As Amazon grew, its share price growth enabled partnership or acquisition with a range of companies in different sectors. Marcus (2004) describes how Amazon partnered with Drugstore.com (pharmacy), Living.com, Pets.com (pet supplies), Wineshopper.com (wines), HomeGrocer.com (groceries), Sothebys.com (auctions) and Kozmo.com (urban home delivery). In most cases, Amazon purchased an equity stake in these partners, so that it would share in their prosperity. It also charged them fees for placements on the Amazon site to promote and drive traffic to their sites. Similarly, Amazon charged publishers for prime position to promote books on its site which caused an initial hue and cry, but this abated when it was realised that paying for prominent placements was widespread in traditional booksellers and supermarkets. Many of these new online companies failed in 1999 and 2000, but Amazon had covered the potential for growth and was not pulled down by these partners, even though for some, such as Pets. com, it had an investment of 50%
Analysts sometimes refer to ‘Amazoning a sector’, meaning that one company becomes dominant in an online sector such as book retail such that it becomes very difficult for others to achieve market share. In addition to developing, communicating and delivering a very strong proposition, Amazon has been able to consolidate its strength in different sectors through its partnership arrangements and through using technology to facilitate product promotion and distribution via these partnerships. The Amazon retail platform enables other retailers to sell products online using the Amazon user interface and infrastructure through their ‘Syndicated Stores’ programme. Similarly, in the US, Borders, a large book retailer, uses the Amazon merchant platform for distributing its products. Toy retailer Toys R Us has a similar arrangement. Such partnerships help Amazon extend its reach into the customer base of other suppliers, and of course, customers who buy in one category such as books can be encouraged to purchase from other areas such as clothing or electronics.
Another form of partnership referred to above is the Amazon Marketplace which enables Amazon customers and other retailers to sell their new and used books and other goods alongside the regular retail listings. A similar partnership approach is the Amazon ‘Merchants@’ programme which enables third-party merchants (typically larger than those who sell via the Amazon Marketplace) to sell their products via Amazon. Amazon earns fees either as fixed fees or as sales commissions per unit. This arrangement can help customers who get a wider choice offers a wide range of methods of linking to its site to help improve conversion. For example, affiliates can use straight text links leading direct to a product page and they also offer a range of dynamic banners which feature different content such as books about Internet marketing or a search box.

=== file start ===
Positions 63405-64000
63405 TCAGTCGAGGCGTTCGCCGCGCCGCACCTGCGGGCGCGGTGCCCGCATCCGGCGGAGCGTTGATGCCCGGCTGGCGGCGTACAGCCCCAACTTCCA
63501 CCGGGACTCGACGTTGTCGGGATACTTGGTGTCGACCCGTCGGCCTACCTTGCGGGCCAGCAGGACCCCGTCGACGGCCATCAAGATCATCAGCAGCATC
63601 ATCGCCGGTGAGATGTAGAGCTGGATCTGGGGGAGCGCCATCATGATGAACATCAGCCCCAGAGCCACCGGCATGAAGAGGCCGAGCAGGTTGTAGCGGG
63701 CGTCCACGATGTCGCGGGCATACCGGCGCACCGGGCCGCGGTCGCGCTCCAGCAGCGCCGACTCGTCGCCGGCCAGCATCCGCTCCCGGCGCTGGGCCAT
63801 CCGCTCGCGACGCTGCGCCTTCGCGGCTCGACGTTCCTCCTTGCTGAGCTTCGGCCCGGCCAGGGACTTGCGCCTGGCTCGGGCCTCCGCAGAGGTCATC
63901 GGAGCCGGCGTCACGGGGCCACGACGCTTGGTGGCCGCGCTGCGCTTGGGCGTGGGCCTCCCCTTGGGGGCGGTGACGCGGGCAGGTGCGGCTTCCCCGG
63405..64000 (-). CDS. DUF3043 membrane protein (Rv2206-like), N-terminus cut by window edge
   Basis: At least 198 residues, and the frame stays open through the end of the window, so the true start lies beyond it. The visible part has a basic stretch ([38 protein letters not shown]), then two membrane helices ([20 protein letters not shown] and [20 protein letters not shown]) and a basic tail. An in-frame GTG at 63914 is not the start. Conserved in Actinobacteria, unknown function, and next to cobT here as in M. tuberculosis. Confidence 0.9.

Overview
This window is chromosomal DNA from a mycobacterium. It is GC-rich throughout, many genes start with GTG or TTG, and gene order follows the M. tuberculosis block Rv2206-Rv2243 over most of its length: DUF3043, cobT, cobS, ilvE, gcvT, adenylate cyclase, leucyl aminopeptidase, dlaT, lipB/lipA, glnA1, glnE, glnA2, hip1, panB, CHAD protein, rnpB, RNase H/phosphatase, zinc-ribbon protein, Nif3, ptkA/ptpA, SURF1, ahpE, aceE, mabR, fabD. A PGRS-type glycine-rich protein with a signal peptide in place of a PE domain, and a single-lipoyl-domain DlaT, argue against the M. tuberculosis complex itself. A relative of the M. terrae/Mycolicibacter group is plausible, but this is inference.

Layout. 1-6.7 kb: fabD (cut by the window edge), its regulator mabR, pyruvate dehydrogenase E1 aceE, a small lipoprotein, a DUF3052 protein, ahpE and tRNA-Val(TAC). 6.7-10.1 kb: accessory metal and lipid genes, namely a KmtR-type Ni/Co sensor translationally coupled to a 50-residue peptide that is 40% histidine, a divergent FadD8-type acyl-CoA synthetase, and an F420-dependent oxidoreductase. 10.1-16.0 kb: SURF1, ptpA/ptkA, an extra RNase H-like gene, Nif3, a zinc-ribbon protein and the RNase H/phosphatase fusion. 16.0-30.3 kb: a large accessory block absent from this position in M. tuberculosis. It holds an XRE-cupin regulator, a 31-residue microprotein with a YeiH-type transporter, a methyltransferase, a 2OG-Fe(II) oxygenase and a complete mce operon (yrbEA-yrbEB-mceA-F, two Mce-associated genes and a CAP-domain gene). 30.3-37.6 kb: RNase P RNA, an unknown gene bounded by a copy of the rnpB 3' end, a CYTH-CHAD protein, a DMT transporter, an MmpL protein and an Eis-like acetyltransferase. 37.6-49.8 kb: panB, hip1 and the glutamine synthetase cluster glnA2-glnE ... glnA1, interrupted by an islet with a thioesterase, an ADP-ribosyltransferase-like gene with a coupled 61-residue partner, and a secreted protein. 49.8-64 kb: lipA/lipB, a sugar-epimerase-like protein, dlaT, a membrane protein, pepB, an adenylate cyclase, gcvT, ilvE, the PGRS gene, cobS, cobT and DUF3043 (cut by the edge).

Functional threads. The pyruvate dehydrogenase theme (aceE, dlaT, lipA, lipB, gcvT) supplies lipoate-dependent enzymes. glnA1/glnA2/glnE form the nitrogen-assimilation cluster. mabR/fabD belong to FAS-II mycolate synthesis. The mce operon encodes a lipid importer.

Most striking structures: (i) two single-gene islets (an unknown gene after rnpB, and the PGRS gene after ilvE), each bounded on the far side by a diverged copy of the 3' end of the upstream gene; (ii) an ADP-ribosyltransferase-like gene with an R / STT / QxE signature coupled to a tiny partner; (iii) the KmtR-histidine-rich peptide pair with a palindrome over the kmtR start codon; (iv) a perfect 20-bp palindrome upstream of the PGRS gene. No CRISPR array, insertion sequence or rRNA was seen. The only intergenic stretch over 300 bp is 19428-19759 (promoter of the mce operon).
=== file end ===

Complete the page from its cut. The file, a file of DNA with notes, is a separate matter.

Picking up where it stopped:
Amazon also uses cooperative advertising arrangements, better known as ‘contra-deals’, with some vendors and other third parties. For example, a print advertisement in 2005 for a particular product such as a wireless router with a free wireless laptop card promotion was to feature a specific Amazon URL in the ad. In product fulfilment packs, Amazon may include a leaflet for a non-competing online company such as Figleaves. com (lingerie) or Expedia (travel). In return, Amazon leaflets may be included in customer communications from the partner brands.
Amazon’s associates programme directs customers to its websites by enabling independent websites to make millions of products available to its audiences with fulfilment performed by Amazon or third parties. It pays commissions to hundreds of thousands of participants in its associates programme when its customer referrals result in product sales.
In addition, it offers everyday free shipping options worldwide and recently announced Amazon.com Prime in the US, its first membership programme in which members receive free two-day shipping and discounted overnight shipping. Although marketing expenses do not include the costs of free shipping or promotional offers, it views such offers as effective marketing tools.
1 By referring to the case study, Amazon’s website for your country and your experience of Amazon offline communications, evaluate how well Amazon communicates its core proposition and promotional offers.
2 Using the case study, characterise Amazon’s approach to marketing communications.
3 Explain what distinguishes Amazon in its uses of technology for competitive advantage.
4 How does the Amazon ‘culture of metrics’ differ from that in other organisations from your experience?